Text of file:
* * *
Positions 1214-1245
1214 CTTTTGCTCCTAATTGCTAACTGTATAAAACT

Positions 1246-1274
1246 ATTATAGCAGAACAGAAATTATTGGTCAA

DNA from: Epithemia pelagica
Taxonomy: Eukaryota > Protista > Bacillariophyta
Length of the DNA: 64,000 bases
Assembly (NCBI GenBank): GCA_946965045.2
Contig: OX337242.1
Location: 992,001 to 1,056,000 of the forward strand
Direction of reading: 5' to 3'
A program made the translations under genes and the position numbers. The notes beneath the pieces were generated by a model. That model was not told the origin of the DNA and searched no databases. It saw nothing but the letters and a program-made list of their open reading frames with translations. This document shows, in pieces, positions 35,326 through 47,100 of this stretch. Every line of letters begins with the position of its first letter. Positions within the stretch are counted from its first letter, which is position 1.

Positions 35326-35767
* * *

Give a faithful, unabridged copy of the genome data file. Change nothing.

Positions 1214-1245
1214 CTTTTGCTCCTAATTGCTAACTGTATAAAACT

Positions 1246-1274
1246 ATTATAGCAGAACAGAAATTATTGGTCAA

DNA from: Epithemia pelagica
Taxonomy: Eukaryota > Protista > Bacillariophyta
Length of the DNA: 64,000 bases
Assembly (NCBI GenBank): GCA_946965045.2
Contig: OX337242.1
Location: 992,001 to 1,056,000 of the forward strand
Direction of reading: 5' to 3'
A program made the translations under genes and the position numbers. The notes beneath the pieces were generated by a model. That model was not told the origin of the DNA and searched no databases. It saw nothing but the letters and a program-made list of their open reading frames with translations. This document shows, in pieces, positions 35,326 through 47,100 of this stretch. Every line of letters begins with the position of its first letter. Positions within the stretch are counted from its first letter, which is position 1.

Positions 35326-35767